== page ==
Writing through cancer: For the Week of June 23, 2013: How Do You Want to Be Remembered?

Of late, I’m going to be known as the aunt that was turned into a witch after brain surgery. I want to see what I can do to change that. Everyone has so much to do that no one has time to remember what family is and how to treat each other. Everyone also needs to remember that they are not the only ones with full lives. We all have busy, full lives.

My family needs to realize that I will never be the person I used to be before and I cannot be forced backward into that person. My body is not the same and avoiding me is not the way to handle things. Barry is not the same either. We are both different and having mom in the house does not mean AVOID AVOID AVOID. WE ARE PART OF THE FAMILY and always will be. We may just be aunts and uncles, it doesn’t mean put us out of the family.

We would love to be known as a loving couple that welcomed their family with open arms whenever needed. The smart uncle and creative aunt that would fo anything for anyone. Not be isolated and un-notified of family gatherings.

Brain injuries, strokes and dementia cause changes to the brain, as well as the brain chemistry. All the above can cause changes in behavior. They can be managed by medications, but will always be there. This does not mean a person is CRAZY!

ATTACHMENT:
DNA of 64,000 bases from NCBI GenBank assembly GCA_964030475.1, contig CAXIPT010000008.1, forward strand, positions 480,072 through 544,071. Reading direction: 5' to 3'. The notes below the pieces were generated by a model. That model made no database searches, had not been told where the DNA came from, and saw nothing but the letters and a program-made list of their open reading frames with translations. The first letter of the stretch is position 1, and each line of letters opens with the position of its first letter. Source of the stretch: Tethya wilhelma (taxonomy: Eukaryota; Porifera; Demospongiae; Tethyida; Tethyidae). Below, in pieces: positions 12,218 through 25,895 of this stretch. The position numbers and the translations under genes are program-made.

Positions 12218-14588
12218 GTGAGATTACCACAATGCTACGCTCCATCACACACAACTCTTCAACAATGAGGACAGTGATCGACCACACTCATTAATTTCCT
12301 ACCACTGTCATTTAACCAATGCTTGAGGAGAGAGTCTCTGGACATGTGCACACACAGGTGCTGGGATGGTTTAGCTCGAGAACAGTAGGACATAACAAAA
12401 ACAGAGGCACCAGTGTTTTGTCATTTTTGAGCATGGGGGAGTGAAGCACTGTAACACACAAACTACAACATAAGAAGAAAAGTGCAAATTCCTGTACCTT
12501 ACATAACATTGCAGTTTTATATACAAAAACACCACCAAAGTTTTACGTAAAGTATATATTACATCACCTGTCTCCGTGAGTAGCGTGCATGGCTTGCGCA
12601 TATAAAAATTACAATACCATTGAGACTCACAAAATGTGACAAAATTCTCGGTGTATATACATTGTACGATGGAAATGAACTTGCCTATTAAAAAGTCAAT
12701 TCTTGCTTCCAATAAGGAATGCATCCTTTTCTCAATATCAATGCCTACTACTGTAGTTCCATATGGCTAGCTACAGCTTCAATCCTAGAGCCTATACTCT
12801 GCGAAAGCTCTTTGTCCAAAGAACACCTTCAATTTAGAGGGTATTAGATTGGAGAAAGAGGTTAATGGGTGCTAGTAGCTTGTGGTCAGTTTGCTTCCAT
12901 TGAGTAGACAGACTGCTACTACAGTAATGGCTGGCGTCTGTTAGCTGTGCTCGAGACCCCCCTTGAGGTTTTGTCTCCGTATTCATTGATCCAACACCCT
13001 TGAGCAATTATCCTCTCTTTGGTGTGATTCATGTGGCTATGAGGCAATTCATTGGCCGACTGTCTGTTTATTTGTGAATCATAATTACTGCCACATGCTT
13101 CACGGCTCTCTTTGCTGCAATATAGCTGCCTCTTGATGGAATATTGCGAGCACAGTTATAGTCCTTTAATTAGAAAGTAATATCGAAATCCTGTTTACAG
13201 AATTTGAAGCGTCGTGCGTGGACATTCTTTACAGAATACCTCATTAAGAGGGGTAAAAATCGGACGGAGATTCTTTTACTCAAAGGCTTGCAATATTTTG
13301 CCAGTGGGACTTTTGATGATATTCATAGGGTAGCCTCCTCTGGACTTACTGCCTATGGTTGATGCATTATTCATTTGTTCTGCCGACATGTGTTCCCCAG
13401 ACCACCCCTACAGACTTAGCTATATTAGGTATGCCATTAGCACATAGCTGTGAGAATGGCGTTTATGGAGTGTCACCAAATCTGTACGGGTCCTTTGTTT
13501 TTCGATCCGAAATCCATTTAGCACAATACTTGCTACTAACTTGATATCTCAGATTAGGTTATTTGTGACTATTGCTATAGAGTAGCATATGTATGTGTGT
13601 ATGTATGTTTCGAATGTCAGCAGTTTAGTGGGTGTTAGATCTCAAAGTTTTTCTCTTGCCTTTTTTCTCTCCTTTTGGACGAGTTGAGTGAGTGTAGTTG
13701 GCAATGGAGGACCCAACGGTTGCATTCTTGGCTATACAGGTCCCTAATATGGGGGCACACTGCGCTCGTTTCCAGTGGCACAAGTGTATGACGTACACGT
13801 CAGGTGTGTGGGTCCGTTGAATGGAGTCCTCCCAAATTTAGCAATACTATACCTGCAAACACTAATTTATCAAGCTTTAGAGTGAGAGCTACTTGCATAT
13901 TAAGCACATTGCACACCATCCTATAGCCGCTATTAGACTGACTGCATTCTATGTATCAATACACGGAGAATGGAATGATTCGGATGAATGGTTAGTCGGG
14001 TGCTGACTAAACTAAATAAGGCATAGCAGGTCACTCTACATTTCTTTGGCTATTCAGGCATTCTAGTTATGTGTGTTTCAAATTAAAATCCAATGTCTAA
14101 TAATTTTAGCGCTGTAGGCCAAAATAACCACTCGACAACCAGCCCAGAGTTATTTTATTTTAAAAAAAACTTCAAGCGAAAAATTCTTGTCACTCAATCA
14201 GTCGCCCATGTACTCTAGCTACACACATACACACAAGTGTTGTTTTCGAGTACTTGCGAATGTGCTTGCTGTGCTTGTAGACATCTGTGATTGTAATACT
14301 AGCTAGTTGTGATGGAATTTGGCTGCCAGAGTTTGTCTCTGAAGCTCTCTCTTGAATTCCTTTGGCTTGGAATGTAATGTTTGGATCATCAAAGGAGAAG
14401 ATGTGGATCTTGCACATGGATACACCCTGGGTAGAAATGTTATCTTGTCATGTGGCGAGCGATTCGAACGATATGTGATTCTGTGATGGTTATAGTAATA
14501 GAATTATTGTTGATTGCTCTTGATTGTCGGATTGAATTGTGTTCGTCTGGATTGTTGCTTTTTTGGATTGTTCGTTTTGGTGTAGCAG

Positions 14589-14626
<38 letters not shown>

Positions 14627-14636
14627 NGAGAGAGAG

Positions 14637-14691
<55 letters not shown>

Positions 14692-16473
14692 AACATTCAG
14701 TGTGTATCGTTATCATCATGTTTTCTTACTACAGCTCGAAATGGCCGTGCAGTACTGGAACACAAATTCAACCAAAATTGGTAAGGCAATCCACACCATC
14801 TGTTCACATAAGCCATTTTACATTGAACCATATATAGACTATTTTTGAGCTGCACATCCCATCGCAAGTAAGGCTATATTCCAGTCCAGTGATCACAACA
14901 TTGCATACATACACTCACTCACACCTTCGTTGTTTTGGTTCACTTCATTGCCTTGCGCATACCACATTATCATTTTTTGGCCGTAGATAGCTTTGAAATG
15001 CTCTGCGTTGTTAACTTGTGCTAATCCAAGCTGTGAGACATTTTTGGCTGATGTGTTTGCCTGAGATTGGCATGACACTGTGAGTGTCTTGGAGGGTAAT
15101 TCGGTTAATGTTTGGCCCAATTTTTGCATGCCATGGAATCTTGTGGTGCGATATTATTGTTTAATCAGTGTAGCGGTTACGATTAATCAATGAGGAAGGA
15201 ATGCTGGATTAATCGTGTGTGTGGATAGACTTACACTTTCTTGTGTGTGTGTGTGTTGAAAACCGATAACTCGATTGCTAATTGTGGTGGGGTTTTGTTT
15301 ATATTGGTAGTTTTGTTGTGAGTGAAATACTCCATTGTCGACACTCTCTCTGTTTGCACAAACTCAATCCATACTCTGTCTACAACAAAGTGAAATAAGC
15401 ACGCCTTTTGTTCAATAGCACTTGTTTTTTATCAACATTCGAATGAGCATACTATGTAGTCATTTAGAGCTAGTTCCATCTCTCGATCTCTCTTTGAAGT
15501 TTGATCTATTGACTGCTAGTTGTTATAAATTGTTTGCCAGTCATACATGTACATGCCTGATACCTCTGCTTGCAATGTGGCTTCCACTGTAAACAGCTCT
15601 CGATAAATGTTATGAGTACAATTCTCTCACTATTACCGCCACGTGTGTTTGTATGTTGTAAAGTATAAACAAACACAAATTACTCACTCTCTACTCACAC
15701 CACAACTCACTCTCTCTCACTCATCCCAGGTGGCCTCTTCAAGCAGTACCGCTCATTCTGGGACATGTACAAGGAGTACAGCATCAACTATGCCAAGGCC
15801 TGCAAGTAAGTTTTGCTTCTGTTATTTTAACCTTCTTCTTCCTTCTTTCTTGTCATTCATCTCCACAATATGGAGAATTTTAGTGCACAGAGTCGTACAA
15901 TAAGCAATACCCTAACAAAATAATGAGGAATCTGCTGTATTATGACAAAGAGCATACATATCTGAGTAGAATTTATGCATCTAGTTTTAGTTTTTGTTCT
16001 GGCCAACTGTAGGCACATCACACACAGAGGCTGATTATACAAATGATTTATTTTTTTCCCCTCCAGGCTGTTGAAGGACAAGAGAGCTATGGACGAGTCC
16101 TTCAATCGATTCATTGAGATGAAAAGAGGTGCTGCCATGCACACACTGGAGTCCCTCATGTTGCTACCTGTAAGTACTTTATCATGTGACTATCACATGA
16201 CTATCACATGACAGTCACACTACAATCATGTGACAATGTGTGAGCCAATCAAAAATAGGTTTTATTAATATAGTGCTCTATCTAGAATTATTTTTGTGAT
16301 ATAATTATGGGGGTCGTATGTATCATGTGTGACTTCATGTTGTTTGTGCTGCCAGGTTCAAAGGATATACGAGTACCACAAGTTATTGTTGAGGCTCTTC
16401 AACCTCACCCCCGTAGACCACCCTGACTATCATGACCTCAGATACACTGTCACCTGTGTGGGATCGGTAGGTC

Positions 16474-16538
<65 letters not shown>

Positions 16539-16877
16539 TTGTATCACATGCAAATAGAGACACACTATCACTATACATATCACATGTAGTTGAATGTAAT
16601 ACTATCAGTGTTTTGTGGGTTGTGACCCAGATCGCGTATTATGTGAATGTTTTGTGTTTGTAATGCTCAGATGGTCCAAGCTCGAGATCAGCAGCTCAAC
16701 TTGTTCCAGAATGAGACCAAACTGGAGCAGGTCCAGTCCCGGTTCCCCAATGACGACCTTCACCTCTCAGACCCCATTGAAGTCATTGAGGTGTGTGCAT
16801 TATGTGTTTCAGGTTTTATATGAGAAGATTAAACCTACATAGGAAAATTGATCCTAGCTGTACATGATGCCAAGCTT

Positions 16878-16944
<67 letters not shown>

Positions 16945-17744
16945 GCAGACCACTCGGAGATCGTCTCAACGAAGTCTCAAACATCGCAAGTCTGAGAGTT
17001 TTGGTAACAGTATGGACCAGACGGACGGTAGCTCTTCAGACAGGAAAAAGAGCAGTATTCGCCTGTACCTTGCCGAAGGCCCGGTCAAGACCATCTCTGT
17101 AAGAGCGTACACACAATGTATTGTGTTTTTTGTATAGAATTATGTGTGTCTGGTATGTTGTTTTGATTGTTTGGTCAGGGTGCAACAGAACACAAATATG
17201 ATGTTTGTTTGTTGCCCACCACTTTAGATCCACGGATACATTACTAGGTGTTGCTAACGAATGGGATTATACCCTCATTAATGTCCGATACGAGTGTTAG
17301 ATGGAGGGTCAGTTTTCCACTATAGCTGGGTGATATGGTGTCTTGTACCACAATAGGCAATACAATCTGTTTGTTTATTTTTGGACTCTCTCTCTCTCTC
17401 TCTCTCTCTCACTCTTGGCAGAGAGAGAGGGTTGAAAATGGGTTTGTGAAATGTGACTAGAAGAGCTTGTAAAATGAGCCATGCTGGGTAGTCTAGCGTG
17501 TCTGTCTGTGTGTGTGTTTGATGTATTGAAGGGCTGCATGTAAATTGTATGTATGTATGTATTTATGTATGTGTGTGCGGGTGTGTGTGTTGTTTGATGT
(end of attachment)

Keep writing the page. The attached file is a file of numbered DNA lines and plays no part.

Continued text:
Barry and I don’t want to be remembered as the crazy Aunt and Uncle that took care of Me-maw in her later days. We’d like to be known as the full of life couple that participates in everything with the family and greatly enjoyed every minute. We want to be known as abfamily-oriented couple.

We only need to know when something is happening. Telephones work two ways these days. I plan to do better with communication. I’m just hoping pther people reading this do the same. It only takes a second to make a phone call.


Word of the weekend: Peccant

Peccant, ( \PEK-unt\ ), adjective

1 :guilty of a moral offense : sinning 
2 :violating a principle or rule : faulty  

Examples: Outside the confessional stood a short line of peccant parishioners waiting to seek redemption for their sins. 

“His own translation of Heinrich Heine’s ‘A Woman’ features a naughtily misbehaving protagonist and herpeccant boyfriend….” — From a review by Benjamin Ivry in The Forward, April 27, 2012  

Sponsored Link    “Peccant” comes from the Latin verb “peccare,” which means “to sin,” “to commit a fault,” or “to stumble,” and is related to the better-known English word “peccadillo” (“a slight offense”). Etymologists have suggested that “peccare” might be related to Latin “ped-” or “pes,” meaning “foot,” by way of an unattested adjective, “peccus,” which may have been used to mean “having an injured foot” or “stumbling. “Whether or not a connection truly exists between “peccant” and “peccus,” “peccant” itself involves stumbling of a figurative kind—making errors, for example, or falling stumbling.” Whether or not a connection truly exists between “peccant” and “peccus,” “peccant” itself involves stumbling of a figurative kind—making errors, for example, or falling into immoral, corrupt, or sinful behavior.